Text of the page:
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Positive Credit Offtake Trends Drive Investment Recovery
The positive evidence, at this point, however, overwhelms the downturn witnessed in the capital goods segment
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Though still small, there are now definite signs of some pickup in India's investment cycle. In January, we had pointed out that India's investment cycle might just be recovering. One quarter later, there are more signs that point towards this. Anticipated growth in gross fixed capital formation is expected to have accelerated in 2015-16 compared with the previous year, as per the CSO's latest numbers. Foreign Direct Investments have shown robust growth in the first three quarters of 2015-16 and are poised to have been at their highest ever for the year as a whole.
But the strongest indication of a pickup in the investment cycle is visible from the improvement seen in credit offtake. After growing at sub-10 per cent levels up to December 2015, credit growth has consistently been over 10 per cent from January 2016 onwards. Moreover, growth is also faster in the last quarter of 2015-16 compared with that during the previous year.
A look at the sector wise split-up of credit deployment strengthens the argument in favour of turnaround in the investment cycle. For one, two of three heads by economic activity: agriculture and services show positive trends. Credit to agriculture remains in double digits at 13.5 per cent for the period up to February 20, 2016, which is strong, despite a slowing in pace from the last year. Credit to services has picked up pace to 8.6 per cent, up from 6.7 per cent last year. Together the two segments account for almost 36 per cent of total credit offtake. Industry is the only segment which is still quite muted.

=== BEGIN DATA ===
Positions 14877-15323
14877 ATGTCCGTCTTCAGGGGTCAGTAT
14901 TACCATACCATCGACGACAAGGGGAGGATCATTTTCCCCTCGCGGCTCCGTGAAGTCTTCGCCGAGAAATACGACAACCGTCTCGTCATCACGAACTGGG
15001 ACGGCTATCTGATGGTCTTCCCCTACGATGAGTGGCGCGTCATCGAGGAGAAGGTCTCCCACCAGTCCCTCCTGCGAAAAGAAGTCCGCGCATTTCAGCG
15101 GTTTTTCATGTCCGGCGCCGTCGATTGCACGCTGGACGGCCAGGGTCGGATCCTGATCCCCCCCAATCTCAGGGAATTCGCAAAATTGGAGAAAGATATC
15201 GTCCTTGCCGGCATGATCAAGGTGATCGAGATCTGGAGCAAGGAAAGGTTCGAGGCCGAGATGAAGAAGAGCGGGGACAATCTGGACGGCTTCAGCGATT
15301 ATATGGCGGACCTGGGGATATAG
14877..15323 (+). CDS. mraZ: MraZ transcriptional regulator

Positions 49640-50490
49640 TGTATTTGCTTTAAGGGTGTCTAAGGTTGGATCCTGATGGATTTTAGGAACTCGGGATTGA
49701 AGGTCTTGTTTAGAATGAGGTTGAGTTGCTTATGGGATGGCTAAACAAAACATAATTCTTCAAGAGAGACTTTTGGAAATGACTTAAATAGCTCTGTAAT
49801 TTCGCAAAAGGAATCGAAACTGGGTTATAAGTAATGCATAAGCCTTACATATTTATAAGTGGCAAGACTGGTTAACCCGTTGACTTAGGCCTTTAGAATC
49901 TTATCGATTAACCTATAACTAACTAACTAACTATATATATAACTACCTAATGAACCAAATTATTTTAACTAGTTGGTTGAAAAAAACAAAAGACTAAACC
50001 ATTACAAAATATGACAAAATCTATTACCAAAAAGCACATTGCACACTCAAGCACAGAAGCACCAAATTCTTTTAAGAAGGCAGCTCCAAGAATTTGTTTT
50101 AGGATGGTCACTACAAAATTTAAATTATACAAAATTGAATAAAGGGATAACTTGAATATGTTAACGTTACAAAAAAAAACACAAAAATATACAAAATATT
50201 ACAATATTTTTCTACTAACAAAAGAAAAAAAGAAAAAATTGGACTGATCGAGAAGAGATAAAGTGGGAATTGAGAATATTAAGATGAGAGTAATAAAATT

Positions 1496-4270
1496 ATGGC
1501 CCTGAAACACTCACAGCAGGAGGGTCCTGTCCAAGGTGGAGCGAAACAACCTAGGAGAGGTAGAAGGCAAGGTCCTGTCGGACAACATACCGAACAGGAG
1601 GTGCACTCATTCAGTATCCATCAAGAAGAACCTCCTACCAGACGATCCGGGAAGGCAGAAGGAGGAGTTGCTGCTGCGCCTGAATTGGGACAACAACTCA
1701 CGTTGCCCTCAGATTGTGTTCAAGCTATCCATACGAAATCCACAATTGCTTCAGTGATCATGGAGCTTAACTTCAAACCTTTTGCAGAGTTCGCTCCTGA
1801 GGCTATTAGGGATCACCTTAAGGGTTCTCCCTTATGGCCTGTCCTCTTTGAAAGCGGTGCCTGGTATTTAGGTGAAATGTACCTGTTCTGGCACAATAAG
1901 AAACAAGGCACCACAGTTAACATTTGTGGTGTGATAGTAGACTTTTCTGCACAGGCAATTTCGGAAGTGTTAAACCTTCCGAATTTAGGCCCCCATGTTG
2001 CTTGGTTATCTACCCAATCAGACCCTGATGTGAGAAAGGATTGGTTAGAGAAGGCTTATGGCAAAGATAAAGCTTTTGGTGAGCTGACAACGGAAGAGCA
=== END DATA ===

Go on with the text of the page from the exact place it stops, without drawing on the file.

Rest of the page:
Even considering the personal loans segment, loans for housing, which accounts for over 53 per cent share of total personal loans, have shown not just impressive growth of 19 per cent, the growth has actually accelerated from 17.7 per cent during the previous year. Since housing loans are channelized towards asset creation, they add to the capital formation in the economy.
Despite the growing evidence pointing towards the start of a comeback in investments, there are indicators that are an area of concern as well. A case in point being the production of capital goods. At the time it was last written about, the index had grown by 9.4 per cent over the April-October 2015 period, compared to 5.3 per cent in the same period in 2014. In comparison, the growth is almost entirely wiped out by January 2016, with April 2015-January 2016 growth down to 0.2 per cent from 6.2 per cent during the corresponding period of the previous year.
The positive evidence, at this point, however, overwhelms the downturn witnessed in the capital goods segment. This indicates, that the investment cycle will more likely pickup from here on than not.
Disclaimer: The views expressed in the article above are those of the authors' and do not necessarily represent or reflect the views of this publishing house. Unless otherwise noted, the author is writing in his/her personal capacity. They are not intended and should not be thought to represent official ideas, attitudes, or policies of any agency or institution.